Kuo noted in his book that in the first round of faith-based awards, “politically friendly” groups rose to the top because review committees were evangelical. Kuo was surprised that IYD, which was headed “by a former [Pat] Robertson staffer,” scored so well. That staffer was Shepherd Smith, who worked closely with Robertson’s presidential campaign. (You can still catch Robertson today on The 700 Club, where he says things like towels might have HIV or gay people purposefully transmit the virus by cutting people with jewelry when shaking hands.)

In 2004, a Congressional review panel found CAF unsuitable for funding due to “outstanding technical issues.” U.S. Representative Henry Waxman (D–Calif.), who ran the proceedings, wrote that the funding of CAF raised “serious concerns about the integrity of the PEPFAR grant review process.”

Yet CAF has received at least $45 million since then from direct PEPFAR grants, and more as a third-party grantee, subcontracting with Catholic Relief Services in Zambia and Uganda.

In addition to its activities overseas, CAF has been influential domestically through the American Legislative Exchange Council (ALEC). It’s a conservative legislation factory, churning out bills in cooperation with private corporations and conservative groups. It’s responsible for the so-called “stand your ground” gun laws, restrictive voter ID laws, bills that criminalize HIV, and other laws passed in statehouses nationwide.

ALEC produced its model HIV Assault Act in 1989. According to the LGBT advocacy group Lambda Legal, HIV-related criminal charges have led to more than 80 prosecutions against people living with HIV in the United States since 2010.

In ALEC’s notes from the session that produced the Assault Act—they are filed with the Library of Congress—Shepherd Smith is thanked in the opening comments for providing information about HIV to the group.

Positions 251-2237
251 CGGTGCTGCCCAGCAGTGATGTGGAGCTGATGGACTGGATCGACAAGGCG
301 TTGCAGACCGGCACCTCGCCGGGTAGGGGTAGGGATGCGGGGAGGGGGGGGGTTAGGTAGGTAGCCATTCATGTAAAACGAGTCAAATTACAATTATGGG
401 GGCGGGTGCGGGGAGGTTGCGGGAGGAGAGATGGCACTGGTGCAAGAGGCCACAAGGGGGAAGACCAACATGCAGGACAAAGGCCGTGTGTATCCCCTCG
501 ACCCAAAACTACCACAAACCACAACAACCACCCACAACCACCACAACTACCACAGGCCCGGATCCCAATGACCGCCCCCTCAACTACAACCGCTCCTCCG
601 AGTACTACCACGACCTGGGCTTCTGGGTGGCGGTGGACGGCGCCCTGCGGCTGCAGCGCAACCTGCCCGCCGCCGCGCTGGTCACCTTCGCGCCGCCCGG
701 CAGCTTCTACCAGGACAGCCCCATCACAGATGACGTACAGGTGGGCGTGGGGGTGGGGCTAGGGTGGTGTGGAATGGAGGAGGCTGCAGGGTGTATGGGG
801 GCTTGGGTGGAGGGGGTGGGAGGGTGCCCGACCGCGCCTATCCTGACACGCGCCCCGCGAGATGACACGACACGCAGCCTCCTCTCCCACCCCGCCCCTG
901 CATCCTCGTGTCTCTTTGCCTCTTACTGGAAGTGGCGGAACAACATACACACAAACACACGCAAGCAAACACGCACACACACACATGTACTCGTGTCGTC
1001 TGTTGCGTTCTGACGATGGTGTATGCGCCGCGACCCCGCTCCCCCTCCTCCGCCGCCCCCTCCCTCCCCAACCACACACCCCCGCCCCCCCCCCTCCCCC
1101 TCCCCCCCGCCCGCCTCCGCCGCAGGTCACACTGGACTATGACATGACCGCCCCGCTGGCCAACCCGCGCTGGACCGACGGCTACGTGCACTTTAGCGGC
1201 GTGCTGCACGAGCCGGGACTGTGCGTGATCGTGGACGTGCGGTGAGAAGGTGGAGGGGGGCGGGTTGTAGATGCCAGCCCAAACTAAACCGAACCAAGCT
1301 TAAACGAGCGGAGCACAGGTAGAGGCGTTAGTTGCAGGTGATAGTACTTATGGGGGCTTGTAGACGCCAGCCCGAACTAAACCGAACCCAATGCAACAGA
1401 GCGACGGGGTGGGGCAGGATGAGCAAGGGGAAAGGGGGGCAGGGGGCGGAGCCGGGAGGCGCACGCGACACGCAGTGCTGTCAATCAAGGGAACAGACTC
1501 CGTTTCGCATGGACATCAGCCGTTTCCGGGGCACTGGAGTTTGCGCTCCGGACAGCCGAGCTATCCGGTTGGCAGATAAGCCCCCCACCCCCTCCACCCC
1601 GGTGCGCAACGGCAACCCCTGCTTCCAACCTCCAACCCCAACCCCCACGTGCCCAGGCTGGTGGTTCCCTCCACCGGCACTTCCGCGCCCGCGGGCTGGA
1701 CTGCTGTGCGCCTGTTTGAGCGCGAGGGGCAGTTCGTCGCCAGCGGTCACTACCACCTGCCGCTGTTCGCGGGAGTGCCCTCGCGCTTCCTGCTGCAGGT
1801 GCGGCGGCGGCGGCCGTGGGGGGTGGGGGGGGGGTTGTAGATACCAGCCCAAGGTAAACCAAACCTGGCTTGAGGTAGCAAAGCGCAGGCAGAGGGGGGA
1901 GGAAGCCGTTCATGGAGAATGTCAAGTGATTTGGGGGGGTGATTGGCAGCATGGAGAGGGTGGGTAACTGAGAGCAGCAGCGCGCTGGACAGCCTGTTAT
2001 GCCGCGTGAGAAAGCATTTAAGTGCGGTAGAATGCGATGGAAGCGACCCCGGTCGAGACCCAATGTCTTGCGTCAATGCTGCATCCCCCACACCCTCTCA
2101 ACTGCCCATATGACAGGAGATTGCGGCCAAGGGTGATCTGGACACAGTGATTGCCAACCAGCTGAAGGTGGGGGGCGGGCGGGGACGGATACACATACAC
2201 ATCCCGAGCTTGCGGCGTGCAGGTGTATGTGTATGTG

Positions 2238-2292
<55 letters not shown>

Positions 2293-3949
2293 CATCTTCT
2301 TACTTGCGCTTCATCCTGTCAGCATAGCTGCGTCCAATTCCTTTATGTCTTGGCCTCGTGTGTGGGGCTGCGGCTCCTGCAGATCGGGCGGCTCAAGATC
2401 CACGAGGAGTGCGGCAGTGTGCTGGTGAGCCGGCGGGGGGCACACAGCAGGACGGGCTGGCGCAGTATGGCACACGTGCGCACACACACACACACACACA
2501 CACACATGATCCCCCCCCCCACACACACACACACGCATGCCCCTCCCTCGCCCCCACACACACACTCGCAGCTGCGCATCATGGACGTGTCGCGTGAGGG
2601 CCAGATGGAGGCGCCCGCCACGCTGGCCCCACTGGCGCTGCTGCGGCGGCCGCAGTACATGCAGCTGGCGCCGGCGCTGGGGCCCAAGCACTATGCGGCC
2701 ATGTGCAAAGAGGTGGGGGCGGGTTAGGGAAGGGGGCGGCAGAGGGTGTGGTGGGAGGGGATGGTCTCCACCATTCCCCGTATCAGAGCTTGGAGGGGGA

Ambassador Deborah Birx, MD, is a former CAF board member. Birx, the current head of PEPFAR, would not comment for this story. However, according to the U.S. Office of the Global AIDS Coordinator, which she leads, Birx resigned from the CAF board in “2005 or 2006,” and the last time she attended a board meeting was 2003.

Mark Dybul, MD, also was a CAF board member. He led PEPFAR from 2006 to 2009 and is currently the head of the Global Fund, which coordinates funding from governmental, private and philanthropic organizations to fight HIV/AIDS, tuberculosis and malaria. PEPFAR is a major donor to the Global Fund. Dybul would not comment for this story.

Instead, Seth Faison, head of communications at the Global Fund, says, “Throughout his professional career, [Dybul] has strongly opposed anything that promotes stigma, including criminalization, for anyone infected with HIV or anyone at risk of infection, including sex workers and other key populations.”

Faison had no comment when asked about media reports that suggest when Dybul was at PEPFAR he expressed little public concern about Bush administration policies that many believe were not supportive of LGBTs, sex workers and intravenous drug users.

Faison did want to note that for the 20th International AIDS Conference, held in 2014 in Melbourne, Australia, Dybul signed the Melbourne Declaration, which is inclusive and non-stigmatizing toward most at-risk populations.

Bruce Sonnenberg, president of the “ex-gay” ministry He Intends Victory, is a CAF board member. He Intends Victory has received funding from CAF through its private funds. And connections between CAF and anti-gay groups don’t stop there.

The Smiths have officially distanced themselves from their previous relationship with famously anti-gay and anti-condom pastor Martin Ssempa, founder of the Makerere Community Church in Uganda. Ssempa, who once claimed in his church that homosexuals eat feces, has received PEPFAR funding.

However, the Smiths do remain connected to Northmead Assembly of God Bishop Joshua Banda of Zambia. Banda says LGBT equality runs counter to the “demands” of the Bible. Banda also says “some rich nations” are “forcing African countries to accept homosexuality to receive aid.” Banda’s statements bring into question whether he is the best partner for CAF in providing PEPFAR-funded services to the people of Zambia.

Questions about faith-based groups receiving taxpayer dollars to fight HIV/AIDS remain unanswered, but this much is clear—PEPFAR, the Global Fund and other funders provide essential relief globally. That truth is exactly why the continuing questions should not only get asked, but also get answered.